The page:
Winning big with alternative fuel vehicles.

Author:Farquhar, Andrew
 
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Visions for future U.S. vehicles seem to be in a constant state of fluctuation. These questions are commonly asked: What will people be driving one year, five years or even 10 years from now? Engineers and executives at U.S. and oversea auto companies agree only on two things: Cars and trucks will have to be more fuel-efficient, and they will have to be less harmful to the environment--according to Mark Bentley, executive director of the Alabama Clean Fuels Coalition.

As a number of alternatives to fuel efficiency are now available to reduce reliance on foreign petroleum, stretch fuel dollars and better protect the air, many in businesses, school systems and government agencies have already begun using propane autogas to fuel vehicles, saving thousands of taxpayer dollars a year in fuel charges and maintenance costs while also reducing greenhouse gas emissions.

The Alabama Department of Corrections (ADOC), one state agency using alternative means for conserving fuel and lowering costs, considered these alternative fuels for their 15-passenger vans--which are used to carry work-release inmates to and from their respective locations--that average 5,000 miles per month at an annual cost of $1.3 million.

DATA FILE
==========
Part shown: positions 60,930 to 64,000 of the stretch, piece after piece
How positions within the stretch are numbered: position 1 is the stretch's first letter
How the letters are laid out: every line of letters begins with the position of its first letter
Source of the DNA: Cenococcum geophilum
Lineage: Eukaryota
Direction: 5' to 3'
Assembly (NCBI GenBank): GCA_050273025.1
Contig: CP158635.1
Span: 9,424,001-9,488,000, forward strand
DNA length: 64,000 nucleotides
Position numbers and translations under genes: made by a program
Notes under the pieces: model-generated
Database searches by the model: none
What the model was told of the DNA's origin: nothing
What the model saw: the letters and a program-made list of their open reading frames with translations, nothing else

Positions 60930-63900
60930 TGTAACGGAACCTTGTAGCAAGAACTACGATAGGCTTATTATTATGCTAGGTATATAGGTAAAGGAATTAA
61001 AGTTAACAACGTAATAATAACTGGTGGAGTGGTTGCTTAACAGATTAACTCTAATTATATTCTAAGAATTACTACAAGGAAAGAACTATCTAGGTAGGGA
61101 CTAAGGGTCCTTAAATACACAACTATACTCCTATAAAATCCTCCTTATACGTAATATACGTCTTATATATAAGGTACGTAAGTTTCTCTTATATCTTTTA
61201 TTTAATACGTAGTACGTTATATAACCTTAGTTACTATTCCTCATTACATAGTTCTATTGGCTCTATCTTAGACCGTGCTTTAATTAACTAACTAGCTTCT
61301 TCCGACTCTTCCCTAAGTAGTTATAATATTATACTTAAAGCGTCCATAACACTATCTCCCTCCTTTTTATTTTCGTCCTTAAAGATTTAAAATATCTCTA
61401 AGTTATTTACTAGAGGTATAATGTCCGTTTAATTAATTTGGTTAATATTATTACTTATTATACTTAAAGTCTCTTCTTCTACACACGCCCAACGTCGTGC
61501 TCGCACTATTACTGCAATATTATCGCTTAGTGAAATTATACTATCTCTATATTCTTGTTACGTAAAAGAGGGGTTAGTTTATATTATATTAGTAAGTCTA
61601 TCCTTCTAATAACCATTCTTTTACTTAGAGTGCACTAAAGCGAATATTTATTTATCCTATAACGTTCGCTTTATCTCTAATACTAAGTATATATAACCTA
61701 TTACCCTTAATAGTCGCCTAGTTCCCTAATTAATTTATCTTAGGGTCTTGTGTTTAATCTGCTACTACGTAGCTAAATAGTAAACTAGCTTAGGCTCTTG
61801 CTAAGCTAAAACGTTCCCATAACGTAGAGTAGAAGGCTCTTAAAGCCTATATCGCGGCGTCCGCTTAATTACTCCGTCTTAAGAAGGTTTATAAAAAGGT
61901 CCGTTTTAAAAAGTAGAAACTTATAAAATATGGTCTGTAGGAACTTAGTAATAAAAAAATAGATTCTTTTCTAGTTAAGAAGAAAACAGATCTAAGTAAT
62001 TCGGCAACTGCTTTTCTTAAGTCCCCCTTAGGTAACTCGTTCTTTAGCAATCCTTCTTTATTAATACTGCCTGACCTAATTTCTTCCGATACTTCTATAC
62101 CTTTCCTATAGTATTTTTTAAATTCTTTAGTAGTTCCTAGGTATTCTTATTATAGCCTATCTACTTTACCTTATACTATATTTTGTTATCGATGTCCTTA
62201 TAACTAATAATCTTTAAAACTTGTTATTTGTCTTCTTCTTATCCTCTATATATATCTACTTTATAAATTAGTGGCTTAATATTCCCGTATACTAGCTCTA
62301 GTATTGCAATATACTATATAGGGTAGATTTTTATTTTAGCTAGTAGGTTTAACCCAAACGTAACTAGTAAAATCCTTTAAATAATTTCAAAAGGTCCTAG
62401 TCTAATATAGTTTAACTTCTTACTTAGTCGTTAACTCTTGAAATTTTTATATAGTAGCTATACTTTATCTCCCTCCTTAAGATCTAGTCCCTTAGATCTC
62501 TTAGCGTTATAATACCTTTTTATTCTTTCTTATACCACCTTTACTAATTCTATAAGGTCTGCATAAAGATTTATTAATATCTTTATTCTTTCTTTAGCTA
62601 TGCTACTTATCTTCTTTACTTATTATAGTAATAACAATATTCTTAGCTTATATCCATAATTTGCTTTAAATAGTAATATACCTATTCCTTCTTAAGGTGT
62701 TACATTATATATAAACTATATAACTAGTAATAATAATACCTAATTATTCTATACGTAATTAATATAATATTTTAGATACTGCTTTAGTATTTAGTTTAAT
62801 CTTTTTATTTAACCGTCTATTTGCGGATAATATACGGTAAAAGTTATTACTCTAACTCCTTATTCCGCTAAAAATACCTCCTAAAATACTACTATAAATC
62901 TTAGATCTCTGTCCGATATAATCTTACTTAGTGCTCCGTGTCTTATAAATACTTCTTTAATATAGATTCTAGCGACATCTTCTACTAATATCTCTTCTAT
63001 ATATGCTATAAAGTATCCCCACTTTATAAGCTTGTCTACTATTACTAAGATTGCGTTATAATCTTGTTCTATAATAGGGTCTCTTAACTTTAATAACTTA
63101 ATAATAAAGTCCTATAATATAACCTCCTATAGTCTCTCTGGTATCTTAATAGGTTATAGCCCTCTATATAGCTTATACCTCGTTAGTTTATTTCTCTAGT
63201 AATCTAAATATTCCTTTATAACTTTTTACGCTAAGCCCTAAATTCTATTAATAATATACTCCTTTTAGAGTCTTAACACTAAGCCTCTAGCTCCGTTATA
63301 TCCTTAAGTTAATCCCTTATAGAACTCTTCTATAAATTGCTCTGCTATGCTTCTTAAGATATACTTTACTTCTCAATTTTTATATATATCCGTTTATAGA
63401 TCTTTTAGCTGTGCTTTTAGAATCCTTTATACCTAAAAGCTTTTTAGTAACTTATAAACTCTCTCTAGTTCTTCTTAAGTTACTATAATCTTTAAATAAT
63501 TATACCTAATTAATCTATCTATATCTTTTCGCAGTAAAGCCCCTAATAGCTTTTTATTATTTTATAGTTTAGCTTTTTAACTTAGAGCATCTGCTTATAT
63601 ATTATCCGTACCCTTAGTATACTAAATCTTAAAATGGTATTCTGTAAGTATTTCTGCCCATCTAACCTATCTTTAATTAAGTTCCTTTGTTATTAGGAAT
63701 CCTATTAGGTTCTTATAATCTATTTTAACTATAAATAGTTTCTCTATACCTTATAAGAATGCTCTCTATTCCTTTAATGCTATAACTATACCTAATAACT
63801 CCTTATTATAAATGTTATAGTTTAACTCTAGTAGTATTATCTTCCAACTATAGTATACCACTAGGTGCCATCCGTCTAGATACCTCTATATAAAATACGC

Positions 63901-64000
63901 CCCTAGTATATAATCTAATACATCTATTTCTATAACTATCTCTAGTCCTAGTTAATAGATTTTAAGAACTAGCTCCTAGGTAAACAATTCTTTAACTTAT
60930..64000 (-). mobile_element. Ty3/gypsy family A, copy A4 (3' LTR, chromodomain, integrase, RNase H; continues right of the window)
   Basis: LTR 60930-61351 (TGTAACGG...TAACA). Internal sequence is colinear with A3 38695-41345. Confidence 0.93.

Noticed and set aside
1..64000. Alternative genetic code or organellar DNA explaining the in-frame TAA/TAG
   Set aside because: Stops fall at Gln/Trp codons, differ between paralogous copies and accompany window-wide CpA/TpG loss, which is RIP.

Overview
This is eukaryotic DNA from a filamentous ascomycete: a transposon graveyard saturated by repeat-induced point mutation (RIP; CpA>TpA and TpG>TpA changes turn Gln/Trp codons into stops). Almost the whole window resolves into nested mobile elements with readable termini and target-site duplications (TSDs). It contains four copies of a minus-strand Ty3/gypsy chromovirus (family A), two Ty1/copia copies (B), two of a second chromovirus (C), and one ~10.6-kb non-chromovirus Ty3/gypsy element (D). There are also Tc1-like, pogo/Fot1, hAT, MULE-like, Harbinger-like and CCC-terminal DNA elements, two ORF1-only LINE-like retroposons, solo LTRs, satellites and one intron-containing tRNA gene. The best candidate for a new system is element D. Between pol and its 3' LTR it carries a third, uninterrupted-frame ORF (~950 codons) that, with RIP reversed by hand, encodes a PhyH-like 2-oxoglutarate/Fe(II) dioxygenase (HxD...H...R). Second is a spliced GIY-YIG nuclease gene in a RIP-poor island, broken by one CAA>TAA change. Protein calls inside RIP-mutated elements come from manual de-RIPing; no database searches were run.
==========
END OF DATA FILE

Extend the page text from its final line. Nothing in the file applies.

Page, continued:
After investigating several options, ADOC launched a pilot alternative fuel project in 2014 to find the most beneficial transportation options for their facilities. They began by purchasing 10 vans and converting them with bi-fuel kits, so they could run on either gasoline or propane autogas and, through an existing state contract, a 2,000-gallon propane refueling station was also acquired.

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With two years of performance data collected, the vans logged more than 1.4 million miles on propane with no significant equipment or maintenance issues. And despite a decline in gasoline prices, ADOC is realizing considerable cost savings while protecting the environment in the process. When fueled by propane, the vans post an 8.6-cents-per-mile advantage in operational fuel costs, compared to the same vans operated on gasoline. In addition, more than 70 metric tons of greenhouse gas emissions equivalent to carbon dioxide have been avoided.

Since launching the program, each van has proved an annual cost savings of $6,600, which is equivalent to 90 percent of conversion cost. The savings exclude rebates from the Alternative Fuels Excise Tax Credit that Congress renewed in December 2015. A 36-cents-per-gallon refund or credit is...

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